What’s the equivalent to fighting a war in the 21st Century with a bow and arrow? Fighting cyber threats with the traditional rules of international engagement.
The world has changed. We not only fight wars on land, sea and in the air, but also in cyberspace. And in cyber, the battleground is different, the weapons are invisible and the enemy is often unknown.
What’s more, while propaganda may have attempted to gain hearts and minds during traditional warfare on a national basis, disinformation campaigns can now influence popular opinion across borders.
With both US and UK elections on the horizon, cyber threat have never been so significant. Unlike with enterprises, the attackers’ objectives are less likely to be financially motivated or an attempt to steal data. Instead, they seek political disruption.
The most worrying element of political disruption as an objective is that the actual attack can be relatively limited. The damage is in what it signifies about international relations, national cyber resilience and the governing bodies.
In essence: it could undermine public confidence in government, losing trust. Which arguably hampers a country’s resilience harder than any physical attack might.
When cyber meets governance
Unlike in any other field, when cyber meets governance it becomes more than just a defensive strategy. It’s a political statement. This makes securing the IT infrastructure absolutely essential to a strong government. It should not only take a layered approach to security to ensure maximum resiliency, but there should also be comprehensive training and awareness programs for employees and rigorous process checking to ensure the security posture is as protected as possible.
One element of network security that is often overlooked is the DNS. A rich source of security insight, the DNS can not only allow governments and enterprises alike to identify malicious activity such as phishing, malware and data theft, but it can also become a defensive layer where threats are proactively blocked and eliminated.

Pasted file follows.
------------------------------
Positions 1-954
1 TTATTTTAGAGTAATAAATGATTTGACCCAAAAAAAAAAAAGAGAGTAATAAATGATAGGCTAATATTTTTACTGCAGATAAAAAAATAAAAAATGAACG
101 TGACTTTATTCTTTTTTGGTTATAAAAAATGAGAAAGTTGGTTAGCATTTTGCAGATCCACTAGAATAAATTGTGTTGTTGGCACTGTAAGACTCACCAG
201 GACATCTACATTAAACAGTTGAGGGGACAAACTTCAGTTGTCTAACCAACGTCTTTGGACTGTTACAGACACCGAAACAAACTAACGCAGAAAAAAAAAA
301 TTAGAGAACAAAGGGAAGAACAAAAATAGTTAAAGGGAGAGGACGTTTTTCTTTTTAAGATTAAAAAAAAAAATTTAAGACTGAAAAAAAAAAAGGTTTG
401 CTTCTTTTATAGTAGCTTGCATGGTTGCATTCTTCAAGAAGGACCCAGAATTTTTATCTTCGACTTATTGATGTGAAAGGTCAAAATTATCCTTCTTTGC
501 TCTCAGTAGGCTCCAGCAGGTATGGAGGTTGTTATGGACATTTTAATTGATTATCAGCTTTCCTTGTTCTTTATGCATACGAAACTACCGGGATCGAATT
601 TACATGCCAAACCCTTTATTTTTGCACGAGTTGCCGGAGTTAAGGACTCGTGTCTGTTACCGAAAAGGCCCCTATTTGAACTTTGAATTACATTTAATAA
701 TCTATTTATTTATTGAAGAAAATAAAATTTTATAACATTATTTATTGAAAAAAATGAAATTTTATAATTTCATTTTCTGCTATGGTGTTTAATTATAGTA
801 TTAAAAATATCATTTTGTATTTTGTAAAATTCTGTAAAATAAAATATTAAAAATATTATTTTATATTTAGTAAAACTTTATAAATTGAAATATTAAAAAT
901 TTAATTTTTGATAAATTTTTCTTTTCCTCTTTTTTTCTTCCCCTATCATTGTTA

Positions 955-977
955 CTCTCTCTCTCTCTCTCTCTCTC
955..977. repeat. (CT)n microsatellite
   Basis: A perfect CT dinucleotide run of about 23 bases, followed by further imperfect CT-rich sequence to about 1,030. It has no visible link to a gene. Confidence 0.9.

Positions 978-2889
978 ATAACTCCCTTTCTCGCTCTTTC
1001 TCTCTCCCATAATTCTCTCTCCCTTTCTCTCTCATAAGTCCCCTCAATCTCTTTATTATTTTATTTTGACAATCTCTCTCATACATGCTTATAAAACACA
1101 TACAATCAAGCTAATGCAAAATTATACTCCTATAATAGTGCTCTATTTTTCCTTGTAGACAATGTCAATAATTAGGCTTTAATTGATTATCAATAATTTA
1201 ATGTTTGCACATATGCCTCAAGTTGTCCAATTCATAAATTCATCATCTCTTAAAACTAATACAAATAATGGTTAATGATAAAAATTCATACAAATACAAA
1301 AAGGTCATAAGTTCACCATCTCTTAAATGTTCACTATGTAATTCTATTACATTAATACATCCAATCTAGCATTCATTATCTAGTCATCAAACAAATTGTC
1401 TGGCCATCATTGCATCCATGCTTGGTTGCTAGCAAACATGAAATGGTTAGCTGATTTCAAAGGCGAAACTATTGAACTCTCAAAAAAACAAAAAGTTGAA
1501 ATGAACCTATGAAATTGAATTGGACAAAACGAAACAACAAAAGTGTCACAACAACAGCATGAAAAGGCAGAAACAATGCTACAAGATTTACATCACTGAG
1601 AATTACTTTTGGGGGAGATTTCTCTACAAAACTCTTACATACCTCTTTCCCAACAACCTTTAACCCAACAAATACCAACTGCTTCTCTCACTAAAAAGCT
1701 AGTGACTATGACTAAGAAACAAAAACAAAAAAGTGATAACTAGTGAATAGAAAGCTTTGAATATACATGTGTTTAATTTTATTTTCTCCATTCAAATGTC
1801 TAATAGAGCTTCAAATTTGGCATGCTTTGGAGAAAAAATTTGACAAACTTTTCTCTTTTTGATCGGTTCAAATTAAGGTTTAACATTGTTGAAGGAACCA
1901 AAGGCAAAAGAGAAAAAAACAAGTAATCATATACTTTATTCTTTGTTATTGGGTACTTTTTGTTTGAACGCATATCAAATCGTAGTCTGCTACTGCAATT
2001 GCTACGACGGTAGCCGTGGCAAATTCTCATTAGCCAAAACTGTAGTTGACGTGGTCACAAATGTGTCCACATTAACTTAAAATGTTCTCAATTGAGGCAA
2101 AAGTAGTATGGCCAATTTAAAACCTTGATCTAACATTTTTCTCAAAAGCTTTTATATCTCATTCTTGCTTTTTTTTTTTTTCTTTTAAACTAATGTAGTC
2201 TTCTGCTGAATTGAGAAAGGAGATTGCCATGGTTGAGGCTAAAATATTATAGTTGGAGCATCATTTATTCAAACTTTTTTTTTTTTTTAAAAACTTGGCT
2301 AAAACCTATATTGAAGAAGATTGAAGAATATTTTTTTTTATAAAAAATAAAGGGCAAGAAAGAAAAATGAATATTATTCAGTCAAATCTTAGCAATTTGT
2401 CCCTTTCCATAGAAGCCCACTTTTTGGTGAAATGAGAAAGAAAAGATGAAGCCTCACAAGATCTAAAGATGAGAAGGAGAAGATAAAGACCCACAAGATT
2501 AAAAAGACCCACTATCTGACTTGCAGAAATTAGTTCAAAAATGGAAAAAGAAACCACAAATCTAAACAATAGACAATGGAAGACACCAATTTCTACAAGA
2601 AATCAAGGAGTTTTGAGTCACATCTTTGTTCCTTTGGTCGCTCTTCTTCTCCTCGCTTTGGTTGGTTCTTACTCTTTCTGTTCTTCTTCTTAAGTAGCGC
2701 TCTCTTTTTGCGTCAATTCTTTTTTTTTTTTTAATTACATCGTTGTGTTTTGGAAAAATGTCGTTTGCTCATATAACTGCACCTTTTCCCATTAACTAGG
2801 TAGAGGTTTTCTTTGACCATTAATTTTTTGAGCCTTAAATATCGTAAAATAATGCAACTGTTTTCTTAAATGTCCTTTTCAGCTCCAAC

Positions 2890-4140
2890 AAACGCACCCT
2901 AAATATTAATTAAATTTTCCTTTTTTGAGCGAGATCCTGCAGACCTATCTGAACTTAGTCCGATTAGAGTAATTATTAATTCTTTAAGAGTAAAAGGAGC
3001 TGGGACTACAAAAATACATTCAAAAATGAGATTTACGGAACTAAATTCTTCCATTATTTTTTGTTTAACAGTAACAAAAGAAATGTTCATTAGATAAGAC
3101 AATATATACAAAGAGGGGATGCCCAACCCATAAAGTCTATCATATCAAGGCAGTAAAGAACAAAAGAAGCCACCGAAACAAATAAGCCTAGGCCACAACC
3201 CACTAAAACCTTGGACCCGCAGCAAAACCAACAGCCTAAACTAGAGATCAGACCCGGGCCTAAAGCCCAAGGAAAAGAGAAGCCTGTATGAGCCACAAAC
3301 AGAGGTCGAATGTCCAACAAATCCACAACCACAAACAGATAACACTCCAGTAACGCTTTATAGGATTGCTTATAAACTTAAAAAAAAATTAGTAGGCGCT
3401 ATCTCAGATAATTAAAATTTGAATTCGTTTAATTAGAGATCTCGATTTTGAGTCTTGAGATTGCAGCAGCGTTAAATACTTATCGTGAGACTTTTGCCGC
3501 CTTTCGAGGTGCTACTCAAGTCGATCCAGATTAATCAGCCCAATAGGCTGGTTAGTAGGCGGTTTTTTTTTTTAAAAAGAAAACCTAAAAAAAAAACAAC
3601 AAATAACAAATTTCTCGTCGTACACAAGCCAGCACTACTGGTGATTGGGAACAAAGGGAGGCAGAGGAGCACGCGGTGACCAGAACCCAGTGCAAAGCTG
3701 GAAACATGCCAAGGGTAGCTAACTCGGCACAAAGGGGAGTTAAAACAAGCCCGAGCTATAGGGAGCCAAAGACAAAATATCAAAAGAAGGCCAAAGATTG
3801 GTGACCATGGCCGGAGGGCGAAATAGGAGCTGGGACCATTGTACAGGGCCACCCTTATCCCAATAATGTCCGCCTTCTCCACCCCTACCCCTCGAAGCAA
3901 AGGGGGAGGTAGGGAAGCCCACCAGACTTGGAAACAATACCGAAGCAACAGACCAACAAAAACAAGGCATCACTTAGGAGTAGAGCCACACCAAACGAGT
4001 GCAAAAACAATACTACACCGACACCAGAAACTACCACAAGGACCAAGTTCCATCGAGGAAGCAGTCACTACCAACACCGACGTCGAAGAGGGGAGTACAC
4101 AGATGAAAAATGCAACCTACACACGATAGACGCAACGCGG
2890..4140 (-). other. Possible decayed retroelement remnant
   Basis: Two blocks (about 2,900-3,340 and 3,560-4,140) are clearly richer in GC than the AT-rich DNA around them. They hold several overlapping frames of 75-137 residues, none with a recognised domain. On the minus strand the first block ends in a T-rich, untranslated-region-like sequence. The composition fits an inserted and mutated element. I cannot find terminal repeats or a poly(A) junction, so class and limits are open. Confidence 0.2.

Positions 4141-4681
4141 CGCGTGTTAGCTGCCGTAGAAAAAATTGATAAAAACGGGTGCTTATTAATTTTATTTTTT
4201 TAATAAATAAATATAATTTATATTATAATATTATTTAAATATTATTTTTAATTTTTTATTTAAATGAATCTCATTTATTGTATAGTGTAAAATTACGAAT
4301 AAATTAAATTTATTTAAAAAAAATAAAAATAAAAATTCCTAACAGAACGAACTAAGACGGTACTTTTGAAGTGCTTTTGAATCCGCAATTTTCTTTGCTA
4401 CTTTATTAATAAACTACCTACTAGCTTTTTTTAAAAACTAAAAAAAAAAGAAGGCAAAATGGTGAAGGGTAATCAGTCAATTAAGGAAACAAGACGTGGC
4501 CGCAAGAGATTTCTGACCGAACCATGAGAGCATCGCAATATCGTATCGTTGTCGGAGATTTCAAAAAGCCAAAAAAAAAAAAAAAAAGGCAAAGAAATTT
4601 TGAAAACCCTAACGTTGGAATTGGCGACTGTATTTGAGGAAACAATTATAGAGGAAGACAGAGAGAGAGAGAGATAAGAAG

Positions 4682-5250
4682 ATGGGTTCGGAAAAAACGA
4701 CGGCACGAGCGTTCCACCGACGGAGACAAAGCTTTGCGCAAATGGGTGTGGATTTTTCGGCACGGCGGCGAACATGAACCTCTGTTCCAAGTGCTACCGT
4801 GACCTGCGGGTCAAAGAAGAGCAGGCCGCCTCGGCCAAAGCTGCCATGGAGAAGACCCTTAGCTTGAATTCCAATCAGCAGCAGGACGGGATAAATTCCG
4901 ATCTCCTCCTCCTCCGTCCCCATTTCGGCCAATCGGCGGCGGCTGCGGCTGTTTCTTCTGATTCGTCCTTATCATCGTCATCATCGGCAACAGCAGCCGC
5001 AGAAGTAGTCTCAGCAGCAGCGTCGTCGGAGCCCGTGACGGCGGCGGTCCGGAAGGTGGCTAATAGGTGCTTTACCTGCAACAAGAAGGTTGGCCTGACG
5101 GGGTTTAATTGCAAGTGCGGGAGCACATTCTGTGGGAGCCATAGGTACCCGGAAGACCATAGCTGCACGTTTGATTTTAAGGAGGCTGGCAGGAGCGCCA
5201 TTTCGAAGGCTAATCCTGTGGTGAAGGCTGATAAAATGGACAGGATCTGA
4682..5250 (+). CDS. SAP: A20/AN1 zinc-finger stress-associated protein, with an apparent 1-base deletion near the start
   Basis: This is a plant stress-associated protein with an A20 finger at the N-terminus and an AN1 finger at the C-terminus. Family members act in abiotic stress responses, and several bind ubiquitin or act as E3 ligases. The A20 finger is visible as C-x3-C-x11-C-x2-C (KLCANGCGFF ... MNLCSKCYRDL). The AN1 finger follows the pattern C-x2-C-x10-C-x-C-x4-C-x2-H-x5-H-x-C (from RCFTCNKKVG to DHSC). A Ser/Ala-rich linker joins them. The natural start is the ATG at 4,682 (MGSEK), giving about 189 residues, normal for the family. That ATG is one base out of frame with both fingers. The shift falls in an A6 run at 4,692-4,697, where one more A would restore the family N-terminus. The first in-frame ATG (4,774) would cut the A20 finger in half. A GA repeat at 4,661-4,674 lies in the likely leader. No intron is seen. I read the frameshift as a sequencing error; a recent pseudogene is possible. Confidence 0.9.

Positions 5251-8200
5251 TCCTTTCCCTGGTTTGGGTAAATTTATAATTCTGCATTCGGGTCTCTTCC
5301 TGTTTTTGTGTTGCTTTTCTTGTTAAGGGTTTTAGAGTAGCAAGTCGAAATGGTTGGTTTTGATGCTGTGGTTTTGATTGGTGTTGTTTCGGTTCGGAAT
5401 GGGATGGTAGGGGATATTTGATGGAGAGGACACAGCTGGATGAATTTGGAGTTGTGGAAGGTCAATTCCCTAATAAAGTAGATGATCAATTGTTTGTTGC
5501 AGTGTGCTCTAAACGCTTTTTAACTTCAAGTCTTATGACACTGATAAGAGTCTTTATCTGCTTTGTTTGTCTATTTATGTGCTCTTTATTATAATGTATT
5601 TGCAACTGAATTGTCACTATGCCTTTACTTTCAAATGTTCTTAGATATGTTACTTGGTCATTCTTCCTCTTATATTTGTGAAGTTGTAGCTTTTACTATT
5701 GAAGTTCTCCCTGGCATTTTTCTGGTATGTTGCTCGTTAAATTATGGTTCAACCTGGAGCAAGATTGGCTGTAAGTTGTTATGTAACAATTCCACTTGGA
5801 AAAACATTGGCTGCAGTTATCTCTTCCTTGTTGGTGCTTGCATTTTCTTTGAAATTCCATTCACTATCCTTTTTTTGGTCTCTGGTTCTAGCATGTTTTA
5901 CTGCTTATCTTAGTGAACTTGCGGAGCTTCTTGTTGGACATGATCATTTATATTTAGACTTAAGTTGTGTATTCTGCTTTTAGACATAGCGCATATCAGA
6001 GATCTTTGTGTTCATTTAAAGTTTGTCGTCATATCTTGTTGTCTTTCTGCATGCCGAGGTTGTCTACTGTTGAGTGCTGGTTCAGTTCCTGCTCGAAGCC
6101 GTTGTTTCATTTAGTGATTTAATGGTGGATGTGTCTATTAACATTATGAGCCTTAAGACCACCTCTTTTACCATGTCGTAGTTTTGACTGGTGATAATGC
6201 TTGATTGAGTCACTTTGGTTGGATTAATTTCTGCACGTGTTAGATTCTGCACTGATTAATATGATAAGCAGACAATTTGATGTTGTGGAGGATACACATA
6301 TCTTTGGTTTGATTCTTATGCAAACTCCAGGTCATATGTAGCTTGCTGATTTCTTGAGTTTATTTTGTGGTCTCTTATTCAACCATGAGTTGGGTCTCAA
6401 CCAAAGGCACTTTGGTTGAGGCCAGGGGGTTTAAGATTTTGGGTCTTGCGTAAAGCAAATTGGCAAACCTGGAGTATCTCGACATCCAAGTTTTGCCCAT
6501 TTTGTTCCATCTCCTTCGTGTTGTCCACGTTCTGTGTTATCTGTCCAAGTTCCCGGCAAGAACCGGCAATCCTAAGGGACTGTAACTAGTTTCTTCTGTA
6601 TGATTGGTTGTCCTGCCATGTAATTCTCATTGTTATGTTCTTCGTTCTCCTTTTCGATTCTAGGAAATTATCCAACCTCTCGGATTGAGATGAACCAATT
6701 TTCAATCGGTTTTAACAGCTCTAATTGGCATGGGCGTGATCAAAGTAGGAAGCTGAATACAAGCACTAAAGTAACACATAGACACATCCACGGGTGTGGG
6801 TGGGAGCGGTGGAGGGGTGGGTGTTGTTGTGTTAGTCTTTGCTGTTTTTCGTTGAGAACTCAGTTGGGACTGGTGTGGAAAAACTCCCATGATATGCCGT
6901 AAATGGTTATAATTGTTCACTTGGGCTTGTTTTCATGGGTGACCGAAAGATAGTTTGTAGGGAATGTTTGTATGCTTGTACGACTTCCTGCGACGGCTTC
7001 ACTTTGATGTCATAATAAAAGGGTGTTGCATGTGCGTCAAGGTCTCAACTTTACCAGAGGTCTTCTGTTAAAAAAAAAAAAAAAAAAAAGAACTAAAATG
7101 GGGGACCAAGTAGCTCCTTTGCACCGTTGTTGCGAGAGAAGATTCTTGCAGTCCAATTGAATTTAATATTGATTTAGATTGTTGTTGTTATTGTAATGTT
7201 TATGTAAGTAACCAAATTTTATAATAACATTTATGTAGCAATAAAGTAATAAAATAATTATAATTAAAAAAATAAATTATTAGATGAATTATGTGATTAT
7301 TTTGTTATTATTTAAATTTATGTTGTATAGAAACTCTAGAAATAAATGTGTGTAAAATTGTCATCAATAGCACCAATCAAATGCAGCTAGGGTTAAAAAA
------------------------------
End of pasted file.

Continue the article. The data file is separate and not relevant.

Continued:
Perspective over bureaucracy
While there is no doubt that security solutions need to sit alongside each other and complement the overall security posture, they also need to be part of a broader security program. In the US, CISA – Cybersecurity and Infrastructure Security Agency – is an example of a standalone federal agency tasked with ensuring the US is secure. Operating across all levels of government, States and from both a physical and virtual perspective, it demonstrates the need for a broader overarching body that can understand the risk and protection needed to deliver true cyber defense.
While arguments may be made that more stakeholders adds bureaucracy, given the complexity and significance of national security, it is important to have these independent bodies to be able to take a step back and understand the overall security posture of a country. It also ensures that certain initiatives can be prioritized and escalated, depending on the broader contextual environment and potential consequences. With high political stakes and national security at risk, project management of cyber initiatives should never be a case of ‘who shouts the loudest’, it needs to be a carefully considered discussion about risk, resilience and reputation.
Above all, it is important to remember that cyber war is a very real concept and it goes beyond our traditional view of either international relations or cyber threat. It stands to reason, therefore, that we must also check our view of cyber security and the context – technically, politically and economically – it exists in. At election time, discussion around cyber security goes beyond the tech.